IPC Raises Hope for Flow of Investment to Iran: Analyst

Sohbet Karbuz currently works at Mediterranean Observatory for Energy (OME), an energy industry association in Paris, as Director of its Hydrocarbons Division.

Dr. Karbuz article on Iran oil and gas industry follows:

“Sanctions imposed against Iran were finally lifted at a time when world oil markets were witnessing a decade low prices, under $30 a barrel. It was clear that with the return of Iran, the oil market which was already over-supplied could not absorb Iranian barrels. So, the prices had no choice but to remain low.

Timing of the Western countries decision to lift sanctions had created much conspiracy because it was clear that sustained low oil prices would heavily impact the oil exporting countries, particularly Russia. Besides, low oil prices could potential help western economies growing. Immense drop in the break-even costs of shale oil in the US have shown that there would be more positive effect than negative.
 
The announcements made by the Iranian officials about the magnitude of increase in Iranian oil exports surely put a downside pressure on the market. Likewise, immediately after the lifting of sanctions, Iranian officials made declarations about the planned surge in Iranian gas production and exports.
 
However, the announcements about the triple digit billions of investment required in the Iranian upstream oil and gas sector in order to reverse the damage during the sanction years put the magnitude of Iranian oil and gas production increase as well as the level of exports to international markets in question.

Can Iran really increase its oil and gas production and exports as much as the announced figures given the meager situation in its upstream sector which needs so much investment? This question still needs an answer.

On the positive side, the new IPC has raised hopes for the flow of investments to Iranian oil and gas sector. However, its launch was postponed several times and its details have not been clear.

At first this has put the credibility of announcements made by the Iranian officials in question. The approved version in early August is reported to have plenty of minor and major changed from the draft version introduced in December 2015.

International oil and gas companies definitely show interest in and have big appetite for Iran’s oil and gas sector. Whether this will translate into tangible deals will be seen once the full text of the new model contract is digested.

It would be premature to assume that international companies will flow immediately into Iranian oil and gas sector. After all, companies will pour money into gas projects only if they foresee a favorable rate of return and an attractive investment climate.
 
The new model petroleum contract will be crucial but several other barriers, such as cumbersome bureaucracy, inefficiencies in banking and financial systems and compatibility of those system with international standards, underdeveloped regulatory framework and complex tax structure, should be overcome in order to re-establish investor trust and confidence. These are prerequisite to brining in investment and technology into Iran.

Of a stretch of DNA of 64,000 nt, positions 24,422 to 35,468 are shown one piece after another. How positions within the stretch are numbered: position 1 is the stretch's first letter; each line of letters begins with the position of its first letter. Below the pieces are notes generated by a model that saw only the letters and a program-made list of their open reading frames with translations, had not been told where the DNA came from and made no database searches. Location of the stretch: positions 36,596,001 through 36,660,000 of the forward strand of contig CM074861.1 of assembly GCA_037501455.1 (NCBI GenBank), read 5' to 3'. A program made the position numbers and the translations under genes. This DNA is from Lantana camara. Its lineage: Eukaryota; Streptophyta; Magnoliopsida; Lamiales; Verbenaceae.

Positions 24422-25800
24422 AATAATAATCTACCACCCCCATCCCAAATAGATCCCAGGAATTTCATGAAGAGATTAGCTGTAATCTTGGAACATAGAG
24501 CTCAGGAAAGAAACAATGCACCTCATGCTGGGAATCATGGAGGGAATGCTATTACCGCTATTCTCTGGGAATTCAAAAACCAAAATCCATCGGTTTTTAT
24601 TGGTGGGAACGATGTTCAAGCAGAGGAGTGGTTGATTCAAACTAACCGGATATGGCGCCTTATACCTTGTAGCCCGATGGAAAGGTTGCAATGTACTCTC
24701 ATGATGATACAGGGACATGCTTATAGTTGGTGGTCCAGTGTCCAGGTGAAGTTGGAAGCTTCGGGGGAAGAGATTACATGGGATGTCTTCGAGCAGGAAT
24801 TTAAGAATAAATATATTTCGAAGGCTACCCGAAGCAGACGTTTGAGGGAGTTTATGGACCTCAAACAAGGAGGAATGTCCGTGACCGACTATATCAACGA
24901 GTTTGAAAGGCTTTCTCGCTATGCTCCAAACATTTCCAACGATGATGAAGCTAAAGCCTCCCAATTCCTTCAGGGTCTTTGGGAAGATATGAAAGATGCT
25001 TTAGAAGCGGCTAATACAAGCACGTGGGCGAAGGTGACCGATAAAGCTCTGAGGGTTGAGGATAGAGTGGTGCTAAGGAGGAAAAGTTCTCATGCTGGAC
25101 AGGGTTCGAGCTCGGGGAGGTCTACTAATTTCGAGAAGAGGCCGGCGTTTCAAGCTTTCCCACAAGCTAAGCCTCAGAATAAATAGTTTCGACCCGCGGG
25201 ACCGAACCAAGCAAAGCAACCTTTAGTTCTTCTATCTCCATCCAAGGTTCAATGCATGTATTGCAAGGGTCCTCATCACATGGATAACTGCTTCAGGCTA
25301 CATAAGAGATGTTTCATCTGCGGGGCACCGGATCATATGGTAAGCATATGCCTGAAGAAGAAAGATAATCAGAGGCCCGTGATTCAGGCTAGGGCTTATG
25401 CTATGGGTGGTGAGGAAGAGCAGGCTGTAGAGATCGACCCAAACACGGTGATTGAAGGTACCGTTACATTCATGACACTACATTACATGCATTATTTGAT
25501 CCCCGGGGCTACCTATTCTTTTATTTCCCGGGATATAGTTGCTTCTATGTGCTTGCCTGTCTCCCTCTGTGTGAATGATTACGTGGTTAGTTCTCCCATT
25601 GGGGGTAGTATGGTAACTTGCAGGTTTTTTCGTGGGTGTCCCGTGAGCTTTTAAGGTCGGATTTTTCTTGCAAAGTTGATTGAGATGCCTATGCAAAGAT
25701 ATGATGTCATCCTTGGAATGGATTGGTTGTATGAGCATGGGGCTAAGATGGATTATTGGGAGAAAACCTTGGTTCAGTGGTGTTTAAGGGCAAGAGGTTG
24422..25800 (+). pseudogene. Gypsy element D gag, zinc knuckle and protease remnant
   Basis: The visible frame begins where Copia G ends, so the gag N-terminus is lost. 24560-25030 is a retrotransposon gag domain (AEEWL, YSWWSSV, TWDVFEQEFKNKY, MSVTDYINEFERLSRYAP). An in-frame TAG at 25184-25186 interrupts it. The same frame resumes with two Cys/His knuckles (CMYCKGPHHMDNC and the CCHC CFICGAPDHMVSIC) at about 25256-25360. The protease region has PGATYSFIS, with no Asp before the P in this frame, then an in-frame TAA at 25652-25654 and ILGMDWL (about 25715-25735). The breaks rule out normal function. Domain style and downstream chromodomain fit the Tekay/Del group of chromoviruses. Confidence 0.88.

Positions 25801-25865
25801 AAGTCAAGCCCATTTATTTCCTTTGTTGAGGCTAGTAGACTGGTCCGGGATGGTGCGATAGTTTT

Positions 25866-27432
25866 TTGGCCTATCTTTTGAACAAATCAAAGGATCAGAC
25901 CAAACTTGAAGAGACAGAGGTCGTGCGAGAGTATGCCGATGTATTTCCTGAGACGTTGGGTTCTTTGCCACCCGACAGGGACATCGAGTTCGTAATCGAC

This means that the real issue is not how much capital investment is required to give boost to Iranian oil and gas sector but it is how much foreign companies would be willing to invest in Iran given the current business environment and how attractive is Iran’s business climate to foreign companies.

The quantity and timing of oil and gas that Iran can and will bring to the market is still a debated issue. However, there is no doubt that in the longer term Iran will regain its well desired place in the oil and gas markets. Nevertheless, Iran should focus on having a more diverse and resilient economy that is not heavily impacted from low oil and gas prices even though hydrocarbons could be an engine for economic growth.

Business opportunities in Iran is too big to ignore despite some real or perceived risks and uncertainties, directly or indirectly related to post-sanctions developments in international geopolitics as well as Iran’s domestic political dynamics.

There is little room to doubt that Iran will be bristling with energy projects measured in triple digit billions of dollars for decades to come but the current hype needs to be tempered. The immediate post-sanctions period is likely to be a period of reluctance, flirting and testing. In the longer term, Iran will surely be a hot spot for business, provided that some uncertainties, not necessarily related to sanctions, fade away.

In domestic front, Iranian officials must speak with one voice and avoid making –sometimes conflicting- statements that would create negative sentiment both in the market and investor decisions. Rather, the officials and government agencies should offer services for international companies and businessmen on how to work in Iran, from Iranian culture and traditions to understanding the business mindset.

The post-sanctions period will also bring opportunities to Iranian companies for developing business presence abroad, particularly in the countries that are of strategic importance for Tehran. This will also be a test for the success of Iran’s energy diplomacy.”